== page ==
So you can see, if 8 different people are doing these 8 different jobs all at the same time, it will be chaotic (not to mention pretty darn funny!), and there are 52 different jobs like this! Some of the jobs themselves will definitely conflict with one another, which makes for conflicting needs of our participants. For example, if you have the card ‘Make a loud noise until someone tells you to stop.’ And one of your teammates has the card ‘Get everyone to sit on the floor and be quiet for 1 minute.’, there is a conflict of interest. Some participants find themselves having to put their own job on hold in order to help another team member out. (can you relate?) Or let’s say you were so busy ‘standing really close to someone until they tell you to go away’ that you didn’t even notice the person ‘shaking for 60 seconds.’ Were you so busy doing your job that you completely missed the other things that were going on? What if this person was having an epileptic seizure only 5 feet away from you and you were too busy to notice?
The reason why this activity is one of my favorites, is that you can pick and choose the behaviors you want to debrief after the activity is over. As soon as a group is finished, I ask them to sit on the floor (or in chairs) and ask them to go around the circle and tell the group what some of the ‘covert’ operations were that they had to do during the game. These are silly in nature, but there are many debriefing points you can relate to real life. Many participants will be surprised at all of the things that happened that they did not even see!
From a debriefing point of view, the process of letting them share what their jobs were takes care of the first phase of debriefing, the ‘What Happened’ phase. (See a recent newsletter article on What, So What, Now What.) Once the group has had a chance to giggle and review what some of their jobs were, that’s when I step in and start asking questions about ‘Why this is important. and, How does this relate back to the real world?’ Depending on the specific outcomes and needs of the group, this is where I talk about specific behaviors that came up in the different jobs they performed, and how they relate to this specific group.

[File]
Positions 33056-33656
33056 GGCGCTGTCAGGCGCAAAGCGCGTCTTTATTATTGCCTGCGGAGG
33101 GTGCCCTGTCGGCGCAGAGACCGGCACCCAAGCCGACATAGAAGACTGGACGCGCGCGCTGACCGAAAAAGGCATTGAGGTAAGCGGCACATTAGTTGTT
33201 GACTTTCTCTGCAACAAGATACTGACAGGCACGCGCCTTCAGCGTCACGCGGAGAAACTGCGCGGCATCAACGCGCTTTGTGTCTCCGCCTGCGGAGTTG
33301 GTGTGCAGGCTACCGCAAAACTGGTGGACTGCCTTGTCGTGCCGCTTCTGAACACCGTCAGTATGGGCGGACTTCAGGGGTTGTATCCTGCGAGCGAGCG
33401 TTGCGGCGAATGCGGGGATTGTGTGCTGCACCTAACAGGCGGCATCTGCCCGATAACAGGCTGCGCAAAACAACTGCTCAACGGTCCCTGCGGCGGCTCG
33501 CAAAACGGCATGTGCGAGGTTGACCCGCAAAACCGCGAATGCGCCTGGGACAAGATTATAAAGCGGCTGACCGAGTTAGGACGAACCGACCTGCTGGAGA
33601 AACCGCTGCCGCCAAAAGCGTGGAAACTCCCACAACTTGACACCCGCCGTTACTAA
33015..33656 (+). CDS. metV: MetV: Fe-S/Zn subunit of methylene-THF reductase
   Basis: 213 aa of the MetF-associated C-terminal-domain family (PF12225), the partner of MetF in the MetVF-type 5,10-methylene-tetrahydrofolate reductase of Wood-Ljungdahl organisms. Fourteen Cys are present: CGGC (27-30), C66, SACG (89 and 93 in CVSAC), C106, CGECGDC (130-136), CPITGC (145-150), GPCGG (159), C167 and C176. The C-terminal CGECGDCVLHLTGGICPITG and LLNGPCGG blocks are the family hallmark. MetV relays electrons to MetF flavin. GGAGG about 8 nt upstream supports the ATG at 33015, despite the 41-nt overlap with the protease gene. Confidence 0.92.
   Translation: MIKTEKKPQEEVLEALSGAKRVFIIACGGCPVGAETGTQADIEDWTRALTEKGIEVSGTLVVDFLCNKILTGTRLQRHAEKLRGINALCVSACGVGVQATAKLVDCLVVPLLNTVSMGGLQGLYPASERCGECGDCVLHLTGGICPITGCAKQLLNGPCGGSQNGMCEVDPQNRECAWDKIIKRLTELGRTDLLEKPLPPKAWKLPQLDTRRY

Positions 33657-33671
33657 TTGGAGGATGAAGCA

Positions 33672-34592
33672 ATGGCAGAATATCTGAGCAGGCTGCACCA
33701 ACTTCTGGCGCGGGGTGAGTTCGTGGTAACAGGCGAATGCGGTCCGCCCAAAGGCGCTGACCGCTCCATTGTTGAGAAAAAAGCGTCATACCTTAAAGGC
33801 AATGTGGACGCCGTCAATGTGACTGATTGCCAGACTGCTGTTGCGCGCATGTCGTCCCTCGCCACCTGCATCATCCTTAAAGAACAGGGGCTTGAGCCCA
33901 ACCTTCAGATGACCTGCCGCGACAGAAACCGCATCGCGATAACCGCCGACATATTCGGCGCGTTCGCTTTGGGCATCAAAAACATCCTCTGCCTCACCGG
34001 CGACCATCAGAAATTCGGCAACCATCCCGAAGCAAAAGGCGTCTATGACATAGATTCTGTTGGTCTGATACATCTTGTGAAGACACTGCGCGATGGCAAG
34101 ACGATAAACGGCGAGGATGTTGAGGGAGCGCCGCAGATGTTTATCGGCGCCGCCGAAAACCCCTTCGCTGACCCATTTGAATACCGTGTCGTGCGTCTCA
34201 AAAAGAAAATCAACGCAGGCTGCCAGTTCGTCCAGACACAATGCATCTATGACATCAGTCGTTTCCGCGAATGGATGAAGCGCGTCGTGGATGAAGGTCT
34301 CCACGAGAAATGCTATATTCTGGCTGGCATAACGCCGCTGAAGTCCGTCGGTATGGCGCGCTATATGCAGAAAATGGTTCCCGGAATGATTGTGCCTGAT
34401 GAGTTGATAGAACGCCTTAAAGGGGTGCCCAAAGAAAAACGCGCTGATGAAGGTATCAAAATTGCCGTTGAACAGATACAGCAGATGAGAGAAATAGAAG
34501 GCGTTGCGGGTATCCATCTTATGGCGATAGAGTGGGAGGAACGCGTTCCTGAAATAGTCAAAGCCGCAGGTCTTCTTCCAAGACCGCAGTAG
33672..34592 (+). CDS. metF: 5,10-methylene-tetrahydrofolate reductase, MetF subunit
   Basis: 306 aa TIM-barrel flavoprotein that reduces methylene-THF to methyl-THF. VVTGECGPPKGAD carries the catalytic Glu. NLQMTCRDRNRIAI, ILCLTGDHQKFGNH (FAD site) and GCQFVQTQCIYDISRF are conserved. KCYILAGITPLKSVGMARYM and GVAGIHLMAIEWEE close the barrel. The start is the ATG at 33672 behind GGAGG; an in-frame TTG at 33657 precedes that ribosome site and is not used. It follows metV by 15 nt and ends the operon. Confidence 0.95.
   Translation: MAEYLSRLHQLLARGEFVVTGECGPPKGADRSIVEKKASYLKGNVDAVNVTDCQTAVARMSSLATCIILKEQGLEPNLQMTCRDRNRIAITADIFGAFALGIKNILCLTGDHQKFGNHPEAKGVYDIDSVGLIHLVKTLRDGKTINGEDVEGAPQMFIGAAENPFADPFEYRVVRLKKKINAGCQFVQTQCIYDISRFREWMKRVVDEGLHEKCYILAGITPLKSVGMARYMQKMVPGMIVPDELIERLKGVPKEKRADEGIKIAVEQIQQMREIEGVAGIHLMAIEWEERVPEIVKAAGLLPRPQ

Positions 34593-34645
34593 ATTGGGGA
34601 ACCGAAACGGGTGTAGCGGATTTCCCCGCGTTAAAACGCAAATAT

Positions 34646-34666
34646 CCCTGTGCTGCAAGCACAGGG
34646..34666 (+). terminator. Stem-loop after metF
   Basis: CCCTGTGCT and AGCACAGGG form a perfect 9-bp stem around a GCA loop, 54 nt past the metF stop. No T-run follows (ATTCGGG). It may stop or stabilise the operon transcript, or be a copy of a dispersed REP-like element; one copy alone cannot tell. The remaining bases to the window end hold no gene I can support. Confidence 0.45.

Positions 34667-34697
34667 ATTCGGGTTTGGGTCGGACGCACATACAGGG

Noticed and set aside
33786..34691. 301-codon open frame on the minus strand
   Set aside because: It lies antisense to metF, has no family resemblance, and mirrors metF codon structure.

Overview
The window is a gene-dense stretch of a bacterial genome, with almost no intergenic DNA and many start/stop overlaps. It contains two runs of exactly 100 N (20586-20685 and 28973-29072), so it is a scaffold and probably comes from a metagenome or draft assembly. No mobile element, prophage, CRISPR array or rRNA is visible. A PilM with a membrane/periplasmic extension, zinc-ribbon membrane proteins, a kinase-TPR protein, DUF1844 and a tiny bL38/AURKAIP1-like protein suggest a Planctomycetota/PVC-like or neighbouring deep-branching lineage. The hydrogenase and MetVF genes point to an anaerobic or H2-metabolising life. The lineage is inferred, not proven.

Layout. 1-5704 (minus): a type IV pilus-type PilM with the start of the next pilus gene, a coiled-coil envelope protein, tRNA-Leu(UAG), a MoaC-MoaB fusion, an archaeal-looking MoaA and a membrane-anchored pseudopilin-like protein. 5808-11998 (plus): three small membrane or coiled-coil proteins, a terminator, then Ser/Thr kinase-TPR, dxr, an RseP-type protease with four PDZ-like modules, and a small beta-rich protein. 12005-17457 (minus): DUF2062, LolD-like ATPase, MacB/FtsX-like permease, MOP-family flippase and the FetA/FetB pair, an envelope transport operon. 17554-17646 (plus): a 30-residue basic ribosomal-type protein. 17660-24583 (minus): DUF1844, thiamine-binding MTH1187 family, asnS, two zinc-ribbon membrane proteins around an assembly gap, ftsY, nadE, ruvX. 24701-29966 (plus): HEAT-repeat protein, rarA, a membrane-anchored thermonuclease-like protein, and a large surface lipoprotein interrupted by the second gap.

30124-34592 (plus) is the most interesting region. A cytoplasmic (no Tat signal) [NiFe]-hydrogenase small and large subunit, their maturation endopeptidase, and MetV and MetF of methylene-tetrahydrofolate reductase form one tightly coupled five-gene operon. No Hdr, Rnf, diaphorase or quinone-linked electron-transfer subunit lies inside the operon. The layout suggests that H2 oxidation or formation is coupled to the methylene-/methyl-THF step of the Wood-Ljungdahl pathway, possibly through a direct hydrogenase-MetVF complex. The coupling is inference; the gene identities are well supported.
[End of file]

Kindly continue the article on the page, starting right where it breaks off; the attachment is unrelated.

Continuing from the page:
How is this activity like everyday life?
How are the behaviors demonstrated in this activity like interacting in a group setting?
Each behavior demonstrated in this activity could relate to a behavior in the real world. Which ones do you think pop up in your day to day?
How many of you were surprised to hear some of the jobs that were done? Why do you think you missed them?
Do you ever have to put your own needs on hold in order to help out another person? Give an example.
In this game, there were a lot of quirky behaviors that came up. As humans, we all have our little quirks. We don’t always get to choose who we have on our teams or who is in our group. Effective teams figure out how to work with the quirk! They also address behaviors that come up that might negatively effect the group.
After I have finished with a few initial questions, I then let the group do a small group debrief. Now that they have new information to process, and realize that this is so much more than a silly icebreaker game, it’s good to give them a little time to process how this relates back to the real world. After about 5 minutes of small group process, I then open it back up and ask them to explain different ways they see this relating back to the real world.
So you can see why it’s one of my favorites! There is so much good meat to this activity, which also happens to be really fun to participate in as well. Give it a try and let me know how you like it!
Have fun out there,